My husband helps me with the housework, cleaning the kitchen, doing laundry, vacuuming, etc. However, he has not always helped. I was a stay-at-home-mom for several years while he worked to provide for his family. During this time, I felt my job was tending the house and the kids and I never expected him to help with those things. Later when I started a career, he still didn’t help me. He came home and sat in front of the TV while I prepared meals, did laundry, and all the other chores that had to be done. One day he started helping do the dishes. He told me that he had looked around and had seen that he had been lazy and could have been helping me all along. Since then he always does his share of the chores around the house.

What do you think about this topic? Do you share the responsibilities of making a living, tending the house and raising the children?

17 thoughts on “Equal Opportunity in the home?

  1. I think this is a heartfelt article and I feel that you’re right, the main thing when it comes to housework and careers for husbands and wives is appreciation! But we can only do that if we both put the effort in and encourage each other-lovingly!!!


  2. Don’t tell me you love me, show me you love me, then when you say it I can believe it. How? be a part of all my life, helping me with everything, sharing with me your time and helping hands, don’t say I’ll baby sit, they are our kids, your are just being part of their lives too. We are in this together, every step of the way, that’s what love is.

    Liked by 1 person

  3. It is a role woman take on, and it ages us rapidly. We have to be the Superwoman that brings home the bacon, fries it, and cleans up after. I had many a discussion about this with my husband. He helps, but he still sees it as helping. I wish he would see it as continually nurturing what is ours.

    Liked by 1 person

  4. This is a BIG topic for me. Thanks for posting this… It was actually on the Daily Show last week that I finally heard someone else complain about what I have said for years… Let’s teach Boys to be just as good as Girls… lol. (She said it much better… lol…)

    Real conversation between a friend years ago, who had all boys (I have girls):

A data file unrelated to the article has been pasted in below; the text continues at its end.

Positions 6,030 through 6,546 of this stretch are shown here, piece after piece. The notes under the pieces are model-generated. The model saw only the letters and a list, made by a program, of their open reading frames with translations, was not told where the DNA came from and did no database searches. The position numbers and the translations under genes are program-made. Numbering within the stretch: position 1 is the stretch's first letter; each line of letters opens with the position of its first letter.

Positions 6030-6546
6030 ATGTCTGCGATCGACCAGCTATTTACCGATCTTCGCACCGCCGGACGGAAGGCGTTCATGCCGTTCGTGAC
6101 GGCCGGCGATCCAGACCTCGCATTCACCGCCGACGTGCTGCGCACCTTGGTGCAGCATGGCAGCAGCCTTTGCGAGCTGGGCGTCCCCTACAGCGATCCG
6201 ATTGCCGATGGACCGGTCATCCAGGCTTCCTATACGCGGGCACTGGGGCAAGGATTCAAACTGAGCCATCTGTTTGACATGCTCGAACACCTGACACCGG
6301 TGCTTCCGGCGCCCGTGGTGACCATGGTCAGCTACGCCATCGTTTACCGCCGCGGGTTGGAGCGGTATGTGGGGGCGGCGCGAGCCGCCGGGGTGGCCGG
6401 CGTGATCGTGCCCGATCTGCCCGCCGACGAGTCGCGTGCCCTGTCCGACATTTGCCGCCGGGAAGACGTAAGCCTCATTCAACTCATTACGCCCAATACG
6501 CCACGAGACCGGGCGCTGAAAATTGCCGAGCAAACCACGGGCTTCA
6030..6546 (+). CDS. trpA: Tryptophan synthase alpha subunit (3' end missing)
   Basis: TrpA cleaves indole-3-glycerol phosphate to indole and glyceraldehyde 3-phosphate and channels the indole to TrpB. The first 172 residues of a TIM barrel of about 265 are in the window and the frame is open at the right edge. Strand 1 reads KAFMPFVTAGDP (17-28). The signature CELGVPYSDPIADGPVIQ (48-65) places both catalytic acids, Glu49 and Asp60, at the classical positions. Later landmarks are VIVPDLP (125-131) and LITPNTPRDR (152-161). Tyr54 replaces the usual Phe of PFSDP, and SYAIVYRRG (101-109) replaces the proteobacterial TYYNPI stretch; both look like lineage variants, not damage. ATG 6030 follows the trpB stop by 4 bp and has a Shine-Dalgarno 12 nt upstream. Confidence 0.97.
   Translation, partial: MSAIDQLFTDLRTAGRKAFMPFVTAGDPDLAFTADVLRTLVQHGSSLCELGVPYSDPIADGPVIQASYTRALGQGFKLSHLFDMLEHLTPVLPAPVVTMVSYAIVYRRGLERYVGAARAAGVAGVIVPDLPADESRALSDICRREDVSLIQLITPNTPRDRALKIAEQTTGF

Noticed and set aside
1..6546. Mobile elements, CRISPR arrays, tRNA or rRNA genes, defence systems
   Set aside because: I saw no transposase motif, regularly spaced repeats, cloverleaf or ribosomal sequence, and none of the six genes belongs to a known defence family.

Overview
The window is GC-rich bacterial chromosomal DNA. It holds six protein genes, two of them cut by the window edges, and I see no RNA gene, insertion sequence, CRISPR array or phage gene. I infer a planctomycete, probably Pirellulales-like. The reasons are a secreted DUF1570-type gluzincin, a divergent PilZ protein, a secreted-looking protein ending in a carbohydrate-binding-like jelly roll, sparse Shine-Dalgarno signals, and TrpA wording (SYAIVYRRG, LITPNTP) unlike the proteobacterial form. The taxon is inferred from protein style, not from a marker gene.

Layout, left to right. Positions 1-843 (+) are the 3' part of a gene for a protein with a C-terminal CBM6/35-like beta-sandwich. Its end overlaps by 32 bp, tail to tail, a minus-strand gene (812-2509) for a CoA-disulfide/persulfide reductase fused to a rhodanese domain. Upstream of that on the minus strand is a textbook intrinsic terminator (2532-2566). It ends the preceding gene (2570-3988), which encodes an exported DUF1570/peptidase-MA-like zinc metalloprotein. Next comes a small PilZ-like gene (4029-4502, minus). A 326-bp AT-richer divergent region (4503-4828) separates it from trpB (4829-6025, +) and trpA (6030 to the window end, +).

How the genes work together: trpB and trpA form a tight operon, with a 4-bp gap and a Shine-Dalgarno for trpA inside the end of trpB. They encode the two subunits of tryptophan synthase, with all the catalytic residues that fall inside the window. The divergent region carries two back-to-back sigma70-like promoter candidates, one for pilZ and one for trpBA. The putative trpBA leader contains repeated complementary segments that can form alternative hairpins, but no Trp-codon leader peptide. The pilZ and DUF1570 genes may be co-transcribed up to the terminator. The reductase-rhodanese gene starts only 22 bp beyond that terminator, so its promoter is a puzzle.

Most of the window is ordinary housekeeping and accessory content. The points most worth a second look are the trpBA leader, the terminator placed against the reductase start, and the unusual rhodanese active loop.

“I’m so glad I don’t have girls… I won’t have to have that ‘talk’… you know?”

    “What talk?”

    “You know… the talk?”

    “Um…. if you had that talk with your boys, maybe that would be less work for me?” (It didn’t end well…)


    It’s been a struggle in my home to maintain some level of equality in the workload… and somehow… I am still the foreman of this operation despite my attempts to the contrary. *sigh* Just one day a week. Just ONE day… lol.

    Nice post. 🙂

    Liked by 1 person

  5. I believe if both work outside the home, then both should work at the home. Women tend to be multitaskers, so they do tend to do most of it, but the men should do just as much as the women.


  6. My husband and I completely reversed roles when our two children came along. He got to be better with the children, better at cleaning, better at cooking yet he wouldn’t have if I had been a control freak about it. I have observed many women with perfectionist tendencies who hijack their partners good intentions instead of nurturing and coaching them along.


    1. Very true. We have to allow the husband to do things their way even when we don’t agree with it. I often have to hold my tongue and may even have to redo something, but he doesn’t know that. Bless his heart!

      Liked by 1 person

  7. I think women do more than their fair share of the work. My dad did work in garden after got off work but then my mom and we kids canned and she worked until bedtime. She also worked outside the home. They were both hard workers to provide for us but I would have to say women in general, do a lot more than men. You’re mother sounds like my grandmother, she didn’t work outside the home but fixed all meals, milked cows and worked in the fields with us. She would quit about an hour before lunch to go cook our noon meal.

    Liked by 1 person

Leave a Reply

Fill in your details below or click an icon to log in:

WordPress.com Logo

You are commenting using your WordPress.com account. Log Out /  Change )

Google+ photo

You are commenting using your Google+ account. Log Out /  Change )

Twitter picture

You are commenting using your Twitter account. Log Out /  Change )

Facebook photo

You are commenting using your Facebook account. Log Out /  Change )

Connecting to %s